These young swallows were watching their parents hunt insects over the green barley fields. They seem quite grown up, sat demurely on the wire. But whenever the grownups passed by with a mouth full of food -
They started squawking and screaming, demanding to be fed - even though they are quite capable of catching their own. Seconds later they flew off, as a sweaty, panting runner thumped past without a word of apology. I dedicate this little insight into teenage behaviour to all my friends who are having problems with their own fledglings.
The book purge is done. Nothing valuable or beautiful was sent away, certainly not the nature books that people were worried about! Only piles of tatty paperbacks and unwanted reference books. I've been lugging many of these around since I was a teenager and I have either grown out of them (various fantasy, sci-fi and horror), got bored of, know I will never read because they are dull or unfathomable to me (Virgina Woolf, Edmund Crispin, William Blake, Stevie Smith) or already have at least one copy of (more than you'd think, I have so many books I do often forget what I've got). Some authors simply irritate the pants off me or I only like certain of their titles. So I kept the brilliant 'IT' by Stephen King and culled one of his less accomplished efforts. I read Uncle Tom's Cabin twice in my youth, and will never read it again, worthy though it is. There are titles here I have no idea why I picked them up...knowing that I am not the only book nerd, I have left these photos at large size. There are some of Andy's in there too (no, I have never had an interest in boxing).
I confess without a shred of shame to having a pretty pulpy taste in fiction. As a rule I don't like modern fiction unless it is crime or some kind of Da Vinci code genre. Except Jilly Cooper and Phil Rickman, my two favourite authors and both sneered at by the literary elite. Anything which vaguely taxes my brain or emotions is a no-no. I read for pure escapism, and nowadays I read very rarely, as I don't have the time. Just five minutes before I fall asleep. So, from the under-the-stair piles of not-very-worthy titles, these were kept; some fantasy and horror which still passes muster, most of my crime collection. Old Penguins, even if the titles are obscure and we will never read them. Because they are objects of beauty. (Which is another reason why I pick up some old books, simply for the cover). A few of the less smug Aga-sagas. The only Virginia Andrews ('My Sweet Audrina') I still like to read (see, I did say I had pretty low brow taste...) My childhood copies of James Herriot.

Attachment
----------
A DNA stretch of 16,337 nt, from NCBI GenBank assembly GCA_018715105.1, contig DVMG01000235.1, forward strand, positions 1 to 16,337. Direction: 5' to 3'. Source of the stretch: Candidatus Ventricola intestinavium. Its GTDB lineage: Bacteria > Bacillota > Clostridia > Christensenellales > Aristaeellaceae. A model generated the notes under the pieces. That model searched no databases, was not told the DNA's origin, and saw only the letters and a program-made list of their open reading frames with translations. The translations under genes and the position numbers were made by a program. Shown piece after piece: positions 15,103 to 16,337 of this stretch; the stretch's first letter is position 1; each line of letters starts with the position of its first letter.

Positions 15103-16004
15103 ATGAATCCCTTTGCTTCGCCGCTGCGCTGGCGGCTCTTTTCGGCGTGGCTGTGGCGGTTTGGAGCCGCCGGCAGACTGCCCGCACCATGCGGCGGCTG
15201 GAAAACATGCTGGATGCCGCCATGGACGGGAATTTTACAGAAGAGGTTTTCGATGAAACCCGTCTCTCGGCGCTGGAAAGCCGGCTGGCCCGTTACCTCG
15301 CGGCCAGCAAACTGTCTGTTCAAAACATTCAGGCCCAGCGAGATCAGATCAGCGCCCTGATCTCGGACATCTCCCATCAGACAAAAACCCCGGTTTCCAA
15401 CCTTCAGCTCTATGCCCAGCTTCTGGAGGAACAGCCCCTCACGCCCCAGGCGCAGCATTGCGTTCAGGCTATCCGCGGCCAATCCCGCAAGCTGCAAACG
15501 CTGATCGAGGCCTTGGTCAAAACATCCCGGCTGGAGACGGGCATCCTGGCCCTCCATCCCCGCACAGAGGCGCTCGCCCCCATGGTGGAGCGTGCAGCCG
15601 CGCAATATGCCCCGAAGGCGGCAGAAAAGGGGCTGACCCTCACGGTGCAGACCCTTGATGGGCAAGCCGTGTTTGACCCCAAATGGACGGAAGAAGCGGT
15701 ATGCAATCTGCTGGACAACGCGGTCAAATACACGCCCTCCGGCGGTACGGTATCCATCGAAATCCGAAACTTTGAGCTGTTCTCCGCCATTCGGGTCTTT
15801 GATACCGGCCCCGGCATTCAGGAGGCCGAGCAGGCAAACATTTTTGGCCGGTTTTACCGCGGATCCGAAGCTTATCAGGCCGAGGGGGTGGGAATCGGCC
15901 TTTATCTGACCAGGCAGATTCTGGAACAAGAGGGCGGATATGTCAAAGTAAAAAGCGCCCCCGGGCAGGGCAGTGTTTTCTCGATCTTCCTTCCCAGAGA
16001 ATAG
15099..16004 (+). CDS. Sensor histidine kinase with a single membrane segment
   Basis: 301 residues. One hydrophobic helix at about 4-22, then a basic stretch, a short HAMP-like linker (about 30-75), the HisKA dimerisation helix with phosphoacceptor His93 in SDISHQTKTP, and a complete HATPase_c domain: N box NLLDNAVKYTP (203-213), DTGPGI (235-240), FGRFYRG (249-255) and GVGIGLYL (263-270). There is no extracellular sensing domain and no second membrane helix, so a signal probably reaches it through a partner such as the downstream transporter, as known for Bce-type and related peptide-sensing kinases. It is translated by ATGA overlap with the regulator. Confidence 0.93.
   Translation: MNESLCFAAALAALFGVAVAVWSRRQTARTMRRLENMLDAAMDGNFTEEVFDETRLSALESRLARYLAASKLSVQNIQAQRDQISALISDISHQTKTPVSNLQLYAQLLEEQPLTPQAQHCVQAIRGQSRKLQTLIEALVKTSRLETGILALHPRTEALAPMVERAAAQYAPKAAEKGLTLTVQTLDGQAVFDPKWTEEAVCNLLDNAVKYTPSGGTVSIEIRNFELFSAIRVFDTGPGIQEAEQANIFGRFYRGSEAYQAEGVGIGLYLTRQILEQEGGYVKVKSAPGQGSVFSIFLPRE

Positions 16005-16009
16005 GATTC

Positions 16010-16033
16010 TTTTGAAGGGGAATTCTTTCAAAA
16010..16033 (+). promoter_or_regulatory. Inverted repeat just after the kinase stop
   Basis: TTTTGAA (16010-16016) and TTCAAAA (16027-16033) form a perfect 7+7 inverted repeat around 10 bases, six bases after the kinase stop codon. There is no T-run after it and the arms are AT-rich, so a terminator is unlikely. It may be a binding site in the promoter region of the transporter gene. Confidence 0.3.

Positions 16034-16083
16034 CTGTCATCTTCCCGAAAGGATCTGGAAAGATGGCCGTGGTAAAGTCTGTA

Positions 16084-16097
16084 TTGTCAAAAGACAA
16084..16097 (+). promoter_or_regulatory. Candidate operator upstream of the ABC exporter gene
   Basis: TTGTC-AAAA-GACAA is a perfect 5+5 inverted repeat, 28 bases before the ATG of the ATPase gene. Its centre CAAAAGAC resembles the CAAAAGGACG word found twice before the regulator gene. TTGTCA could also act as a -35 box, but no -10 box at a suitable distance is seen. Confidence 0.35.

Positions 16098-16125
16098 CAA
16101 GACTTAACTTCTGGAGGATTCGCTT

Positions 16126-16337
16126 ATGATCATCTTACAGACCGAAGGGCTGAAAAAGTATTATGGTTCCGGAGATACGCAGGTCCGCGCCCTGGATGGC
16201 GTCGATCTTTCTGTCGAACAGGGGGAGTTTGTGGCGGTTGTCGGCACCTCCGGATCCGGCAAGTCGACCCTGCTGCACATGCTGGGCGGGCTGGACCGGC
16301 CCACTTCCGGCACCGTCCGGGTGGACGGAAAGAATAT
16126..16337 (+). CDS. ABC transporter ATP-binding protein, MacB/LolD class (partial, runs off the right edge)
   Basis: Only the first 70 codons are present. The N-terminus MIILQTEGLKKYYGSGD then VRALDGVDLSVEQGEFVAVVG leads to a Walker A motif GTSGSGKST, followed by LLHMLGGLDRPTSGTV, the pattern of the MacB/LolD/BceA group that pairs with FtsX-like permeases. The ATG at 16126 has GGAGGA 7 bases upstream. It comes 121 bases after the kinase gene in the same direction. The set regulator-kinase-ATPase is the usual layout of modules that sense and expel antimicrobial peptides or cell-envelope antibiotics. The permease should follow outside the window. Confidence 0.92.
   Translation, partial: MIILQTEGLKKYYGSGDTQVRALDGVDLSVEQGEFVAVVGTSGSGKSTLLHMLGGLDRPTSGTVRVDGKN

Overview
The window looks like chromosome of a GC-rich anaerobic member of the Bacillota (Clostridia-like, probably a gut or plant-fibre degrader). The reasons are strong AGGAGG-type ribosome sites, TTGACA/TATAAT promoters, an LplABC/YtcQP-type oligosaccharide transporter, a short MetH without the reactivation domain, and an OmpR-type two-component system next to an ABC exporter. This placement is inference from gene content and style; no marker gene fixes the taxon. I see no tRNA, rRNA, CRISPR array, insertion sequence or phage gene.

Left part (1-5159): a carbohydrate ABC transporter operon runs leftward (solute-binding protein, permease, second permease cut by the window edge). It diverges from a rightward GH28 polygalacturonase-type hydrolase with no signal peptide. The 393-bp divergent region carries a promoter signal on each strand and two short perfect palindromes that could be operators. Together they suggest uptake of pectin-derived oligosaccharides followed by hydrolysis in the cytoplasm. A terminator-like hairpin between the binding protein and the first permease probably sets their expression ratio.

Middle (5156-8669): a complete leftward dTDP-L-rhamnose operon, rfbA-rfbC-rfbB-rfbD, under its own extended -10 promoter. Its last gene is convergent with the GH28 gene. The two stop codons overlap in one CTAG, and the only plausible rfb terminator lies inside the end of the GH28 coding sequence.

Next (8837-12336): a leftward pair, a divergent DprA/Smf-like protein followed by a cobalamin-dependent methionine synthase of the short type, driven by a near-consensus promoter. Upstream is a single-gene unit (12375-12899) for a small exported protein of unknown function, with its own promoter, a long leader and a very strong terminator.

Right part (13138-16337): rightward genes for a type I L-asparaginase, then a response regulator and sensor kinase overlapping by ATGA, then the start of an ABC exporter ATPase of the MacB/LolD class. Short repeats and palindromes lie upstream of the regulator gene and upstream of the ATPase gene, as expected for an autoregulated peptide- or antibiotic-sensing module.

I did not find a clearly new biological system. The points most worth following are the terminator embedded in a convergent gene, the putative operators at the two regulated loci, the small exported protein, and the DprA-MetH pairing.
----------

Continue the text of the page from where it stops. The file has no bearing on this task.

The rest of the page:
I've done all the Jane Austens, years ago and enjoyed them, but it wouldn't matter to me if I never read her again. Shakespeare eludes me, and yes, I've tried. I do like Kafka, H.E Bates, L.P Hartley, E.F. Benson and Dumas. I adore Henry Williamson and Elizabeth Goudge. Am very picky about poetry; Dylan Thomas, James Reeves, Edith Sitwell, poor John Clare, Ted Hughes - his nature poems - Gerard Manley Hopkins. But those poets I do like, I love without reserve. Thinking about the eclectic jumble of the thousands of books I have stashed away, I realise that am a literary magpie, and as indiscriminate in my tastes as one. I would probably pick the tin foil cap over the gold ring any day; after all, they are both sparkly.
It is quite remarkable how happy we are now that we have decided to stay here - and the realisation that if we had somehow managed to move, we would probably have regretted it forever. While the weather is glorious and the evenings so light, we have taken to dusky walks round the fields, marvelling anew at the tranquil beauty of our patch. Bats buzzed us, and as we returned past the church, we surprised old Mother Toad lumbering up the pavement.
The poor dear made a hasty, if undignified retreat - mind how you go, mother!
For most of my life - since I was twelve - I aimed to move back to Devon. But as Andy gently pointed out, Devon in 1978, when I lived there and my parents were alive, is not the same as Devon now. Nor will moving there bring them back. In truth, I was wondering how I could bear to leave this little Cotswold sanctuary which has become home. Now that we are staying I feel an immense sense of relief that we have found some kind of contentment and had the wit to realise what we have before we left it behind.
Can you see the sickle Moon?